This weekend was the first true weekend of sun and spring vibes of 2017. Lyndsey and I made the most of it. With the sun shining on Friday morning, we tried to figure out where to go for the day. I wanted to see trees, but also felt like the coast would be good. We decided to visit Llansteffan — somewhere I only vaguely remember as an 8 year-old boy, and a first time for Lyndsey — we hoped that being on the estuary, it might be a reasonable mix of both types of scenery.
Despite the sun, a chill wind was prominent on the beach at Llansteffan as we followed the coastline round past the base of the hill on which the castle is situated. Following the coast path up some steps onto the wooded hill and towards a picnic area, we got a gorgeous view of the sands and headland stretching off to the horizon. As often happens, a couple were walking the beach and set my photograph off perfectly — human interest in scenes always adds a sense of scale.
Further along, back down on the beach, the rocks were really interesting — a faint pink to the naked eye, but vibrant pink through my brown-tinted sunglasses. They combined with the yellow gorse on the cliffs and the clear blue sky to create a really pleasing palette. I also really liked the way deciduous trees overhang the beach below the castle — I’m sure they look even better in late spring and summer.
Running short on time, we had to give the castle a miss on the way back to the car — another time hopefully. Although Llansteffan wasn’t busy that morning, with it’s idyllic coastal scenery and long sandy beach, and of course the castle, I can imagine it’s heaving in the summer months.
The light wasn’t the best — there was a spring haze taking some of the intensity away, and also, fine days are great to simply enjoy, but they seldom lead to interesting photography. Llansteffan is definitely a place I would love to photograph again, though I think a ‘dawn raid’ would be a better idea in the summer — avoiding any crowds and hopefully capturing more of a dreamy feel.
Rhigos Viewpoint and Melincourt Falls
On Saturday, the weather was even better. We’d planned to go for a wander round Brechfa, but instead we hit the road with some tunes playing loud. We headed up to the Rhigos viewpoint to check out the view. Being a fine day, we could see for miles across the Beacons, and the peaks of Pen Y Fan and Corn Du were clearly visible. A column of smoke in the valley below alerted us to a fierce grass fire in one of the enclosures. A carelessly tossed cigarette end? A piece of discarded glass? Who knows. The fire service promptly arrived as we wound our way back down the mountain — teams of firemen with beaters seemed to be getting it under control.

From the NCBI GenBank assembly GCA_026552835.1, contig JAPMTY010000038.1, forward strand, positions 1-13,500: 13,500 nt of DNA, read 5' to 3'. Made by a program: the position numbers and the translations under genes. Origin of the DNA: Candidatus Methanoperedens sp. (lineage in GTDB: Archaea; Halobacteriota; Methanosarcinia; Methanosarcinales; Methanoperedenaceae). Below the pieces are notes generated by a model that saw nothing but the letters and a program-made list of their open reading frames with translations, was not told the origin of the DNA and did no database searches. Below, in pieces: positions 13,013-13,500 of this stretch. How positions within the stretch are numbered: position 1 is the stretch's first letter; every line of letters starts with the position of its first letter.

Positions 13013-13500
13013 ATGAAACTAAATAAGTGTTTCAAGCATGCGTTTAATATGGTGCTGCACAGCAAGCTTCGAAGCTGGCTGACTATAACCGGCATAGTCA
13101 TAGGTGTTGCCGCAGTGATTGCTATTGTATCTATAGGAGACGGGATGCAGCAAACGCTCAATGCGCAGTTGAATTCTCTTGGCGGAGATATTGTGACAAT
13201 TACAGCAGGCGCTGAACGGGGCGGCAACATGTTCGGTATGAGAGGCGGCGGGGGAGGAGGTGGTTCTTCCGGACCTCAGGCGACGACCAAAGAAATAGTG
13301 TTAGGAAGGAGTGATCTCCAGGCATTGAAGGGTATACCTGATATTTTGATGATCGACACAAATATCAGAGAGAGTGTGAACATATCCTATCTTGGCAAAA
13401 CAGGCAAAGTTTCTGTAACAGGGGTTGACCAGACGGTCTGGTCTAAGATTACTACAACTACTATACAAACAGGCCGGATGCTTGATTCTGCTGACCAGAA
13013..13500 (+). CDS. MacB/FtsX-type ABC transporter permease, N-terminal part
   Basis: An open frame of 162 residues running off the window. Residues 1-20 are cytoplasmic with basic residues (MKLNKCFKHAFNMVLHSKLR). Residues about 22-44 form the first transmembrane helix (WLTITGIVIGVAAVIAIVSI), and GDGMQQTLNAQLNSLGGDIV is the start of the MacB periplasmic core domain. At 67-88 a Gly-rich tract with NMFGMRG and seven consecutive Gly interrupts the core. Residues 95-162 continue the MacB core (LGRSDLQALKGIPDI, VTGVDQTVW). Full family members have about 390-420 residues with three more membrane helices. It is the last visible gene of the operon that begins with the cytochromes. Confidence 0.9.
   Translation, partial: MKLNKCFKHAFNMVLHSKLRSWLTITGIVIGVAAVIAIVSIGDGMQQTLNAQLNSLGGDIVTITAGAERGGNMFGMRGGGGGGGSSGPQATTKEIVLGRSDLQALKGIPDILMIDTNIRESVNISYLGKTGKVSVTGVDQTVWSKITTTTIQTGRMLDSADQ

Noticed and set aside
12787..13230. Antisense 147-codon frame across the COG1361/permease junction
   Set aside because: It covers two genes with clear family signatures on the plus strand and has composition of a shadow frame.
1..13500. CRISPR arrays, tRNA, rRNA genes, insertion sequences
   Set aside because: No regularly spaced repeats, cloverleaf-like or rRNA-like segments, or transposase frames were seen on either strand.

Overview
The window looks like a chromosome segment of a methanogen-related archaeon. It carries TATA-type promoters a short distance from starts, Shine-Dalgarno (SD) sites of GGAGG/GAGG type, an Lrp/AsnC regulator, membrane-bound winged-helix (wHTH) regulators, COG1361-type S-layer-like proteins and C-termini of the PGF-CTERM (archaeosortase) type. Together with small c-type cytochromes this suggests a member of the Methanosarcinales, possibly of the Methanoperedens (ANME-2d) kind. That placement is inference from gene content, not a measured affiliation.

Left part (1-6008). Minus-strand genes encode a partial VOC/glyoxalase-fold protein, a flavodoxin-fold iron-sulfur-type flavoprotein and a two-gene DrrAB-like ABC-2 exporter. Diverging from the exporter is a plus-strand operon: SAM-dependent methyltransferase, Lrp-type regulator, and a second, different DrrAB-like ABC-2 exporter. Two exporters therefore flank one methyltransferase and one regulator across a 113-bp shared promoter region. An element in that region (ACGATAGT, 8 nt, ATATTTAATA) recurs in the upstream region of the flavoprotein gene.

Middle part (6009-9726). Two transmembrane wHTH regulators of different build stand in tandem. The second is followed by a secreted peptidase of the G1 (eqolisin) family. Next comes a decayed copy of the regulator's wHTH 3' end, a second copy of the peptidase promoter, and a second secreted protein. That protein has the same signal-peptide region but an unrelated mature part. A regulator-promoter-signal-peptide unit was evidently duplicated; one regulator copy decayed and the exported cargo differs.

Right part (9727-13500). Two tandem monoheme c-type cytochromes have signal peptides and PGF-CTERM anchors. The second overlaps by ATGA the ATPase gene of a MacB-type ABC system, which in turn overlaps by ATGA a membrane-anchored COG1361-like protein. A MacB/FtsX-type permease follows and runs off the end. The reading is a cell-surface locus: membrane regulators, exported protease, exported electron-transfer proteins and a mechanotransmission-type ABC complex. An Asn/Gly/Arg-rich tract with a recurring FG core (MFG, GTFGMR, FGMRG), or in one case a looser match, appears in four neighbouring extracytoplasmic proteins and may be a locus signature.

On the way back, Angel Falls could have been an option, but being a sunny Saturday, from past experience I suspected there would be crowds there. We like to stay away from the crowds, so I instead showed Lyndsey Melincourt Falls, just past Resolven. There were only a few cars in the small car park opposite. On the short walk up to the falls, we smelled wood-smoke. We chuckled as we saw a family on the banks of the gorge below, attempting to start a fire for cooking, but seeming to only send smoke signals.
Once at the falls, we thought that although Angel falls is wildly popular, Melincourt has a certain magical beauty. It certainly has more scenic interest than Angel Falls, with the large rocks that have sheered off the rock wall over the years. The vegetation is lush and dense, and the enclosed nature of the falls makes it feel more ‘secret’ and mysterious.
I’ve tried to photograph Melincourt falls the two times I’ve previously been there, but it’s been tricky. Ideally a wide lens is needed, but I was only carrying my Lumix LX-7 with me. The dynamic range is huge too and if you photograph to expose the falls, generally the sky will be overexposed. I shot four frames with the intent of stitching them together in Photoshop. What I got came out well.
Teifi at Henllan
Finally, Sunday was a more lazy affair. We drove down to Henllan and parked up just beyond the bridge. There were quite a few cars there — people enjoying the balmy spring afternoon by the bridge and the nature trail that winds past it.
We headed in the opposite direction, past the church and the waterworks to go to our newly discovered spot — a place by the river that we found when we headed out exploring about a month ago, in an attempt to quell cabin fever on a rainy day. Having also visited a couple of weeks before, it was clear that Spring was really starting to take hold. The clumps of snowdrops that had carpeted the woodland floor had given way to aconites.
It was a really pleasant afternoon reading, taking photos and snacking on cheese. We didn’t see anyone else while we were there. Sky seemed to be getting a little hot, so we wandered further along the bank to a meander where she could go in for a paddle. The Teifi is still very high and areas of vegetation covered with silt, and clear erosion on the opposite bank suggested it’s been higher still.
Despite travelling about and visiting various places, the afternoon sitting by the river reminded me of the restorative effects of being in nature. Just that simple process of sitting, watching the flow of the water, seeing the reflections of the sun on its surface, and hearing the sound of birds busy in the woodland, seems to be quite profound. It rejuvenates and cleanses the mind, leading to increased creativity and wellbeing.